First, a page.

On its website, the Russian institute describes itself as providing "expert appraisals," "recommendations," and "analytical materials" to the Russian president's office, cabinet, National Security Council, ministries and parliament. [http://bit.ly/2pCBGpR]

On Jan. 31, the websites of Putin's office [http://bit.ly/2os9wMr] and the institute [http://bit.ly/2oLn9Kd] posted a picture and transcript of Reshetnikov and his successor Fradkov meeting with Putin in the Kremlin. Putin thanked Reshetnikov for his service and told Fradkov he wanted the institute to provide objective information and analysis.

"We did our best for nearly eight years to implement your foreign policy concept," Reshetnikov told Putin. "The policy of Russia and the policy of the President of Russia have been the cornerstone of our operation."

(Reporting by Ned Parker and Jonathan Landay, additional reporting by Warren Strobel and Arshad Mohammed; Editing by David Rohde and Ross Colvin)

Mark Zuckerberg Disgusted With Social Media; Set To Leave Facebook Later This Year

(ET, Wednesday, April 19, 2017) - Mark Zuckerberg helped to create a whole new world when he unveiled Facebook in 2004. Barely 20 years old, the fresh faced college student knew he had something special with his technological find. But even this genius had no way to predict how Facebook would change the world.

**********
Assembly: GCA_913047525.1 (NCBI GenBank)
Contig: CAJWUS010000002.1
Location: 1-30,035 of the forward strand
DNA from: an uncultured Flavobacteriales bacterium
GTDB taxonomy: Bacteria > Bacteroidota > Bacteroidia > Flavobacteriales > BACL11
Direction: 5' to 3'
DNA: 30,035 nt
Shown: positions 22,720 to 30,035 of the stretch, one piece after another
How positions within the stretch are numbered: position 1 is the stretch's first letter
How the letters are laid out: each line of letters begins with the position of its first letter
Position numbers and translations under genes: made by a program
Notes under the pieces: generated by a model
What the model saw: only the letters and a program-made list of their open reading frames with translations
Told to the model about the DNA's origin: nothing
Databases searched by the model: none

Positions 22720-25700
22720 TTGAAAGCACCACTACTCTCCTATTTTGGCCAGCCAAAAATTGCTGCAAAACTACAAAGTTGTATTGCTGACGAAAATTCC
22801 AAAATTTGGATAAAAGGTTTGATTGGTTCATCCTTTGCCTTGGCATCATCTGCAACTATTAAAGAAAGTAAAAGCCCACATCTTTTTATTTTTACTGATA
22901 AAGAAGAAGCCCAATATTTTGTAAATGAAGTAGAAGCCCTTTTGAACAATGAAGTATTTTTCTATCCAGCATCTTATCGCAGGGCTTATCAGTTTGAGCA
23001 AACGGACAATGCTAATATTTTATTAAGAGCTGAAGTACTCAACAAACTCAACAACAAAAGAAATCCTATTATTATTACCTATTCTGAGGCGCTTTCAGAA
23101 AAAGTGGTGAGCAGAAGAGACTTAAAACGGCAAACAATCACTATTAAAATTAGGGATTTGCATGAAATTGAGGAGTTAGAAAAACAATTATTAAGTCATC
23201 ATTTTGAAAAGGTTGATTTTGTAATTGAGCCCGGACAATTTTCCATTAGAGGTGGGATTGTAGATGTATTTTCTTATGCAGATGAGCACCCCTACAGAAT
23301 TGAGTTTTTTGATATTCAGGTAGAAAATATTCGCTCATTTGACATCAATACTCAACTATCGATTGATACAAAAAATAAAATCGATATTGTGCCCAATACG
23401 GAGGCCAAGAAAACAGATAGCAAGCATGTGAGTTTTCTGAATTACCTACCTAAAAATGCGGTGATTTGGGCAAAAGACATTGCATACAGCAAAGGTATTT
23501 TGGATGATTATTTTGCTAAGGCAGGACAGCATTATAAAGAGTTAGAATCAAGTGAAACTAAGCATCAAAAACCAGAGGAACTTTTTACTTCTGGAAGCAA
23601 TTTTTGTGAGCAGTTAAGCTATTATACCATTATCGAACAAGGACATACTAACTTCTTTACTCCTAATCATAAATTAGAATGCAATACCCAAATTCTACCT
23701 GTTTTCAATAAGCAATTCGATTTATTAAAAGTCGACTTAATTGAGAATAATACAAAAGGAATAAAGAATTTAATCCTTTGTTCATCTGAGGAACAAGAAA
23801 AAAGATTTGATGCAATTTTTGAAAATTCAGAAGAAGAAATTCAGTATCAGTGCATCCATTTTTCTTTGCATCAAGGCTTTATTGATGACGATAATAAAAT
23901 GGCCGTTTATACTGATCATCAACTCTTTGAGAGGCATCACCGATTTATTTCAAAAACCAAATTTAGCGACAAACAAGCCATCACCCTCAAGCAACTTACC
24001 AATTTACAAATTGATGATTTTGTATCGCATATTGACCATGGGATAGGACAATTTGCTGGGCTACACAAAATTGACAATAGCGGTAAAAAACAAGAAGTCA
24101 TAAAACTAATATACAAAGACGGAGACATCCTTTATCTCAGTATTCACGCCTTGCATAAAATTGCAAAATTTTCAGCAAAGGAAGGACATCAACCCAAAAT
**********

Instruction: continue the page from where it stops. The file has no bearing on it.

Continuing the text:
Now, just 17 years later, this 32-year-old billionaire is ready to give it all up? Why? According to those closest to the developer, Zuckerberg is disgusted with the way the public has used and abused the platform. “He wanted to create a way for people to connect; not tear them apart,” explained one colleague.

Since its inception, Facebook has enjoyed a wild ride of success. With more than 1.2 billion people logging on every single day, one would think that Zuckerberg fulfilled his dream of global connection. But, according to friends and coworkers, that wasn’t at all what Zuckerberg had in mind when he and a group of friends built the concept (and the reality) of the famous site back in their Harvard dormitory.

“What Mark wanted most was to bring the world together. It’s not good enough if it brings along some people and leaves others behind.” And when it comes to using the platform he created to bully or disparage others, Zuckerberg is completely disgusted. “He hates the way some users utilize the platform to bring others down or even to circulate false accounts of events or history.”

While Facebook itself begins a new chapter in harnessing its platform for the betterment of society, focusing on remaking the site in order to offer global connectedness while fighting isolationism and social ills. Although a manifesto recently released by Zuckerberg himself outlines a long-term plan by his company to revamp the site and “focus on social infrastructure for the community for supporting us, for keeping us safe, for informing us, for civic engagement, and for inclusion of all,” many behind the scenes say that the Facebook founder has no intention of being a part of the changes and will announce his exit from Facebook in the coming months.


Since marrying wife Priscilla Chan M.D., in 2012, Zuckerberg has discovered a new passion: for eradicating disease and living a healthier lifestyle. A pediatrician who specializes in childhood disease, Chan convinced her husband last year to fund the Chan-Zuckerberg initiative, whose main focus is health and education. The initiative has also cited a long-term goal of working towards eradicating all disease by the end of the 21st century.